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What Is Knee Swelling?

Knee swelling, sometimes called an “effusion,” refers to swelling within the knee joint. An effusion can be caused by many different things, including injuries to the ligaments, cartilage, bones, or surrounding structures. Swelling can occur within the knee joint (effusion) or on the outside of the knee joint (bursitis), and can occur suddenly as a result of an injury or slowly as a result of overuse injuries.

What Causes Knee Swelling?

The many causes of effusions include injuries such as tears of the anterior cruciate (ACL), posterior cruciate (PCL), and medial and lateral collateral (MCL, LCL) ligaments. Tearing of the meniscus (knee cartilage), fractures of the bones of the knee joint, or injuries to the cartilage lining the inside of the bones (articular cartilage) can also cause knee effusions. Bursitis, tendinitis, strains, and sprains are causes of swelling outside the knee joint. Forceful injuries, such as blows during contact sports or falls, can cause fluid or blood to build up within the knee. Broken bones, arthritis, gout, cysts, dislocated kneecaps, infections, tumors, and aging-related degeneration are other causes. Sudden turning, stopping, moving from side to side, and awkward landings can lead to knee stress or overuse.

What Are the Symptoms of Knee Swelling?

Symptoms depend on the cause and they range from mild to severe swelling. Pain, tenderness, redness, fever, and chills can also occur. Knees can have bruises or become stiff so that walking is hard.

How Is Knee Swelling Diagnosed?

The health care provider makes a diagnosis from the medical history, physical examination, and additional tests as indicated. The health care provider will ask questions about the nature of the swelling, how quickly it occurred, and if there was an injury, how it happened. In addition, answering questions about what kind of exercises and activities have been performed, as well as previous injuries may be important. X-rays are often useful in evaluating knee swelling, and additional tests such as computed tomography (CT), magnetic resonance imaging (MRI), and arthrocentesis may help determine the cause of knee swelling. In arthrocentesis, the doctor puts a needle into the knee joint using sterile technique and removes fluid. This fluid is sent to a laboratory for study to determine what is causing the fluid to accumulate.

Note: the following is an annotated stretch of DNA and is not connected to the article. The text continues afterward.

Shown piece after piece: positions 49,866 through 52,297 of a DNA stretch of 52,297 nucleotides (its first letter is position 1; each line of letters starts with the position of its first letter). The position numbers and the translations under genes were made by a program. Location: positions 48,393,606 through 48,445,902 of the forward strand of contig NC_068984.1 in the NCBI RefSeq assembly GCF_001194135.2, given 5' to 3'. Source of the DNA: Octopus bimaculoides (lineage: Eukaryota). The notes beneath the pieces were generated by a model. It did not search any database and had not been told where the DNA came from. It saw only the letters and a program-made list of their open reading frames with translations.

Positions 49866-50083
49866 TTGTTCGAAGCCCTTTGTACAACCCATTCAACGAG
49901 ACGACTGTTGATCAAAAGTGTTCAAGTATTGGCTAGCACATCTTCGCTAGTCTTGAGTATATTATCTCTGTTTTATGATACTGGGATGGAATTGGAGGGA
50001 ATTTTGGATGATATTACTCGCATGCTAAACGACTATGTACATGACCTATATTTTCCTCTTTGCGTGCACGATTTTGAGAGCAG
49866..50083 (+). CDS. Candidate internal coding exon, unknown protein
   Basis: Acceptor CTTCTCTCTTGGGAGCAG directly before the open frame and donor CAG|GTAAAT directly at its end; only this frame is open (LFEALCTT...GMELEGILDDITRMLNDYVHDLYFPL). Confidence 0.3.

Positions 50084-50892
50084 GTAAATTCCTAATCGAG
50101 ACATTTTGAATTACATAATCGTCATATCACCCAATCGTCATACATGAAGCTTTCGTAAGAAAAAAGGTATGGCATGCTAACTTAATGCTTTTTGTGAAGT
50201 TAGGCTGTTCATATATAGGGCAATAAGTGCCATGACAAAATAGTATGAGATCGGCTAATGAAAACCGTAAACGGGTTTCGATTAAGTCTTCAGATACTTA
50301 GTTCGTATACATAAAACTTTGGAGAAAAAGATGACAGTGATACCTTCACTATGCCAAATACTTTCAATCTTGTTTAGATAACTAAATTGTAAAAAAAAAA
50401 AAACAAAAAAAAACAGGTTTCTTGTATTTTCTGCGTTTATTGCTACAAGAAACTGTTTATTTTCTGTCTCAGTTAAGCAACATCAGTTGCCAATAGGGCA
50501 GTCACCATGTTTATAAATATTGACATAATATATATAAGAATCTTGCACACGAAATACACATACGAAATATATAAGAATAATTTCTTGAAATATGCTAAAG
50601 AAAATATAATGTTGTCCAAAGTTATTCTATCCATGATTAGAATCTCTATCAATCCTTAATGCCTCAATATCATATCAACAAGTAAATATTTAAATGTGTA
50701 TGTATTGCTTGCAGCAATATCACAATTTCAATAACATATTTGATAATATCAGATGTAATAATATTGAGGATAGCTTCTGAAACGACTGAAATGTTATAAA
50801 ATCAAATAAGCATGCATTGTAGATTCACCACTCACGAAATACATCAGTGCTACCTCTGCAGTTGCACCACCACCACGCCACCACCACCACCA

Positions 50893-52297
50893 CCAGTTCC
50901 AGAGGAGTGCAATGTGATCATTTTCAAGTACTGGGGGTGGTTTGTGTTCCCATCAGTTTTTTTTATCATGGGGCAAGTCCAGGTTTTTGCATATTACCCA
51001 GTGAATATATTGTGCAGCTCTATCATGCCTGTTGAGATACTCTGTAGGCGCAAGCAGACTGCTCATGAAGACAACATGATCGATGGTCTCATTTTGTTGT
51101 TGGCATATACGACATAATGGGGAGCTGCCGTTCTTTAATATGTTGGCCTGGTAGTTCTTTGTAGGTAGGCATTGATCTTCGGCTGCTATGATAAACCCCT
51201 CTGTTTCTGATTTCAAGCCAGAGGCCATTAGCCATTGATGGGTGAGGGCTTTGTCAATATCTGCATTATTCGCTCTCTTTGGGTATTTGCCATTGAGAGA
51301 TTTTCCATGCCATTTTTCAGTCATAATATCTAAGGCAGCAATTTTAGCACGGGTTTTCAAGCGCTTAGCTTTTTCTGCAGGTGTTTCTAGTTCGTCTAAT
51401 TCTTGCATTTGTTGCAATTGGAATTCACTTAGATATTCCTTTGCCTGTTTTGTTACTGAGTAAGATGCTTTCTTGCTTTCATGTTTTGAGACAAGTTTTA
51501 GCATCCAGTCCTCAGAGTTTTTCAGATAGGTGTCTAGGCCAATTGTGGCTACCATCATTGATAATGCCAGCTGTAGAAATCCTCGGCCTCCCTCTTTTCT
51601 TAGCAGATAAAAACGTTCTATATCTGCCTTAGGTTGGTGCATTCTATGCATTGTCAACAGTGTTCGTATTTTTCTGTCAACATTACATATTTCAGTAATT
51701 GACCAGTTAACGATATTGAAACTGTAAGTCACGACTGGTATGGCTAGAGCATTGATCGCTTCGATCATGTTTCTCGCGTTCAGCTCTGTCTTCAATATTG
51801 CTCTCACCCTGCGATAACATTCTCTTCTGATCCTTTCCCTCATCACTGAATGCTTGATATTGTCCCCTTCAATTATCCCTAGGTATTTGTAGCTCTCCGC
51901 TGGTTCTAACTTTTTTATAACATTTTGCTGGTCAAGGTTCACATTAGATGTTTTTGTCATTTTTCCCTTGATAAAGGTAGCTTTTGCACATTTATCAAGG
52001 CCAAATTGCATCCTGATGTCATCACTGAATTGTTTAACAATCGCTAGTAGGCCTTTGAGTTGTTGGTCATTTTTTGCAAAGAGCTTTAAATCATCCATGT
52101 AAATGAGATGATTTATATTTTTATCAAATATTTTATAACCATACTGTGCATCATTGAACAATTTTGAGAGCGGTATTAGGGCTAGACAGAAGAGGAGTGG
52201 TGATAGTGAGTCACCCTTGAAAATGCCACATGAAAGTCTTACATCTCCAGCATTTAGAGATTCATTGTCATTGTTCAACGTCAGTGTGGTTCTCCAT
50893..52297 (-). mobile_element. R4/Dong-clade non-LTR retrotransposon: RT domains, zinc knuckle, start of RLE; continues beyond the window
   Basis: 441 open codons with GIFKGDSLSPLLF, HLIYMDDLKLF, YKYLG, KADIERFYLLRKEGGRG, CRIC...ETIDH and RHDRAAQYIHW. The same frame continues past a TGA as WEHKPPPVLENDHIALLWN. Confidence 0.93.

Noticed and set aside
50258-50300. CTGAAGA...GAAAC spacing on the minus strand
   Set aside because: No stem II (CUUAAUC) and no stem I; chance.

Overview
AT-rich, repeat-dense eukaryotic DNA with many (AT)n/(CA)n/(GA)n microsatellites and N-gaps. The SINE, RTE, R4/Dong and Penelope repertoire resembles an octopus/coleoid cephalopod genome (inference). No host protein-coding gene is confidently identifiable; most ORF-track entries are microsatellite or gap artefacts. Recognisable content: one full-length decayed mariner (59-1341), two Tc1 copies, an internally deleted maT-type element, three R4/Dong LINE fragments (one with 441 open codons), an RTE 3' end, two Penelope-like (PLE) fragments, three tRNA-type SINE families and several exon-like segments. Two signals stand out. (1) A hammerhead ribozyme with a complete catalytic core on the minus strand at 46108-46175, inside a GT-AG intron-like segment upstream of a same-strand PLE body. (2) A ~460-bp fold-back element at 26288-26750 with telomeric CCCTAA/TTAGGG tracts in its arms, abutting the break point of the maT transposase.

How Is Knee Swelling Treated?

Treatment goals are to determine what is causing the swelling, decrease the swelling, and allow for return to activities as soon and safely as possible. Self care often works well, but any underlying conditions (such as rheumatoid arthritis or gout) must be treated. After injuries, the first 48 hours are most important. Use PRICE: protection, rest, ice, compression, and elevation. Resting and avoiding activities that may have started the problem (such as high-impact running, skiing, or playing tennis) are critical. Using ice packs, an elastic bandage around the knee, pillows under the knee, cane or crutches, and special stretching and strengthening exercises often help. Rehabilitative exercises to restore range of motion and strength are useful once a diagnosis is determined.

Nonsteroidal anti-inflammatory drugs (NSAIDs) (ibuprofen, naproxen) and acetaminophen may relieve pain. Other treatments depend on the underlying condition and can include orthotics, braces, other medications, and surgery if indicated. Arthrocentesis is a short-term treatment for alleviating pain due to swelling, but the swelling can recur, and this procedure can cause infection in the joint if not performed properly.

DOs and DON’Ts in Managing Knee Swelling:

  • DO stop the activity causing the swelling until your health care provider says you can start again.
  • DO make sure that you use the right sports technique and equipment, such as shoes and knee pads.
  • DO warm-up exercises, such as light aerobic exercise, correctly.
  • DO maintain a healthy weight.
  • DO stretch before and after sports or exercising, especially quadriceps and hamstring muscles.
  • DO call your health care provider if you see signs of infection (fever, redness, warmth). Call if your knee, lower leg, or foot becomes pale, cool, or blue. Call if you don’t get better with treatment. Call if you have severe pain or cannot put weight on your knee. Call if your leg gets numb, weak, or tingles.
  • DON’T put ice or cold packs directly on your skin.
  • DON’T forget to do gentle stretching to loosen up before activities.

Contact the following sources:

  • American Academy of Orthopaedic Surgeons
    Tel: (847) 823-7186
  • The American Orthopaedic Society for Sports Medicine
    Tel: (847) 292-4900
    Fax: (847) 292-4905

Copyright © 2016 by Saunders, an imprint of Elsevier, Inc.

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